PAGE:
Late dissection of the ascending aorta after previous cardiac surgery: risk, presentation and outcome

Stanger, Olaf; Oberwalder, Peter; Dacar, Drago; Knez, Igor; Rigler, Bruno
March 2002
European Journal of Cardio-Thoracic Surgery;Mar2002, Vol. 21 Issue 3, p453
Academic Journal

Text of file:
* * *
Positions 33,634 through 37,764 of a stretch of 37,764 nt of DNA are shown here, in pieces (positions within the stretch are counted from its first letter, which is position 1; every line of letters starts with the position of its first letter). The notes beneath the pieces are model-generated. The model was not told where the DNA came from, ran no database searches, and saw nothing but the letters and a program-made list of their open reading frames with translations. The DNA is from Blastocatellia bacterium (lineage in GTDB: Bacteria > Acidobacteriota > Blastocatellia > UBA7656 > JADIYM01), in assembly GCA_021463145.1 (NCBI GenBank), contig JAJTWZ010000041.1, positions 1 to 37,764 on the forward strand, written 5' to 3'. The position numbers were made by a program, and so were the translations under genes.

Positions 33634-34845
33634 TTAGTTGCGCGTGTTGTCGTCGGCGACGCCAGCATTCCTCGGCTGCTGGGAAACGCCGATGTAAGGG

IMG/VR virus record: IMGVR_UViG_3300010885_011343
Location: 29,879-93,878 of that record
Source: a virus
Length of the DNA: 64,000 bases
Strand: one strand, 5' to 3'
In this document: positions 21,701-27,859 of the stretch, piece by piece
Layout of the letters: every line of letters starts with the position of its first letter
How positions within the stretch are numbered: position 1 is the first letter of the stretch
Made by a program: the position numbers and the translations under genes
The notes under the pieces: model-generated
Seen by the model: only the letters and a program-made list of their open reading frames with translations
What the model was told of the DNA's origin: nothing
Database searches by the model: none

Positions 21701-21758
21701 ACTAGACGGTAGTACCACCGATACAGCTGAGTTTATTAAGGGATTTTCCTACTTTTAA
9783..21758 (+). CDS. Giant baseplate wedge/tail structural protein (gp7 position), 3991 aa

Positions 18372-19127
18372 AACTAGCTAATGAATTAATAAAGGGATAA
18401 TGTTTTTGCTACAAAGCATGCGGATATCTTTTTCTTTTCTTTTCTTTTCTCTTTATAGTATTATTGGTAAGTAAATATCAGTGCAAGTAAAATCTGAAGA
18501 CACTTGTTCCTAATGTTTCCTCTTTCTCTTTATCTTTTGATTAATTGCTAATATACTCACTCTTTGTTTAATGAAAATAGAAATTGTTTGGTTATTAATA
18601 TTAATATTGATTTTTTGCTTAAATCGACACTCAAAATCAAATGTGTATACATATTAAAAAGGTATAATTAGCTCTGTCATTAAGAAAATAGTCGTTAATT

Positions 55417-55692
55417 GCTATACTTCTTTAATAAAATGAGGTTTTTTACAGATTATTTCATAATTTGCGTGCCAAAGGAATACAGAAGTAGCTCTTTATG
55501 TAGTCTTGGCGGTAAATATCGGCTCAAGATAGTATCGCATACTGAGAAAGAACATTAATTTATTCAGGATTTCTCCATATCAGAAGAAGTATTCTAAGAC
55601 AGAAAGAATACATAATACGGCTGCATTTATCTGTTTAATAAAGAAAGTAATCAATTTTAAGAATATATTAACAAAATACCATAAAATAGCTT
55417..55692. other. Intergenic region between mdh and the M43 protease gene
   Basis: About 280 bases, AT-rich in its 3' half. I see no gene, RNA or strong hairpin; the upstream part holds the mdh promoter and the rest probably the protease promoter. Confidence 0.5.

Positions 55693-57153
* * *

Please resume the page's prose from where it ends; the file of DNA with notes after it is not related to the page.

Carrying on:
Objective: Aortic dissection is a potentially life-threatening condition and may follow surgical interventions as a complication with distinct presentation and high mortality. Information on the incidence and etiology of aortic dissections following cardiac surgery is sparse and inconsistent. The true incidence of this entity may so far have been underestimated. Methods: Data of 223 operations on the thoracic aorta performed exclusively at our institution between January 1990 and May 2001 were analysed for clinical and prognostic features. Patients with Marfan syndrome and traumatic cases were not included. Cases of type A aortic dissection following cardiac surgery were investigated further. Results: Dissection of the ascending aorta occurred in 83 patients, of whom 11 (13.2%, six acute and five chronic) had undergone previous cardiac surgery (four aortic valve replacements (AVR), two double valve replacements (DVR), two AVR+coronary artery bypass grafts (CABG), three CABGs). The time interval between first operation and dissection was 0.2–17 years (median 3.3 years). Eight (72%) patients had arterial hypertension. The aortic diameter was ≥50 mm in all 11 cases upon presentation. Dissections were treated with Bentall procedures (3), Cabrol procedure (1), supracoronary tube graft (6) including concomitant CABG (3) and AVR with local repair (1). Total in-hospital mortality was 54% (6/11), and 66% (4/6) in cases with acute dissection due to low cardiac output (3) and myocardial infarction (3). Conclusions: Type-A aortic dissection can follow cardiac operations at any time with no typical interval or associated histology and with high overall hospital mortality. Male patients with arterial hypertension are at increased risk. Clinical presentation may differ from primary dissection with implications for management and risk estimation.


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